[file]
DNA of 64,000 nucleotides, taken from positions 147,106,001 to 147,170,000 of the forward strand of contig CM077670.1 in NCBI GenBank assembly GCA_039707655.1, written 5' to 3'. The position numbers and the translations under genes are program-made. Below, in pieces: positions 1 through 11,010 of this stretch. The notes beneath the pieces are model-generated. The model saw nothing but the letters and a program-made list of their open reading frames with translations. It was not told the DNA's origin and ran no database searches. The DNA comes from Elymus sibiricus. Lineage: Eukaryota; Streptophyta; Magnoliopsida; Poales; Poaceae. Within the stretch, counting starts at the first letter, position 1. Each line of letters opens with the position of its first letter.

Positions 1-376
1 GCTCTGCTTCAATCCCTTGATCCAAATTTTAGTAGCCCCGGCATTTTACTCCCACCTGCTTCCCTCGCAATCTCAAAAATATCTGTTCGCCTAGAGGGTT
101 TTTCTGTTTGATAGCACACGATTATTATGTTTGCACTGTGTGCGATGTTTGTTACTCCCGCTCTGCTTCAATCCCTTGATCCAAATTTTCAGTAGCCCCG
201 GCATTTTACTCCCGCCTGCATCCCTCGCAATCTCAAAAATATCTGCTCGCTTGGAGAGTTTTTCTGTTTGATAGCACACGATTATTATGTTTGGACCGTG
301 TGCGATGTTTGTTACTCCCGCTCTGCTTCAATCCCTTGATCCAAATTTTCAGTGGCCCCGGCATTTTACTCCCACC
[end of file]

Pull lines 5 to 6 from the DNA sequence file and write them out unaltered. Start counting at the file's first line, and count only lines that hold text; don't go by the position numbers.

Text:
201 GCATTTTACTCCCGCCTGCATCCCTCGCAATCTCAAAAATATCTGCTCGCTTGGAGAGTTTTTCTGTTTGATAGCACACGATTATTATGTTTGGACCGTG
301 TGCGATGTTTGTTACTCCCGCTCTGCTTCAATCCCTTGATCCAAATTTTCAGTGGCCCCGGCATTTTACTCCCACC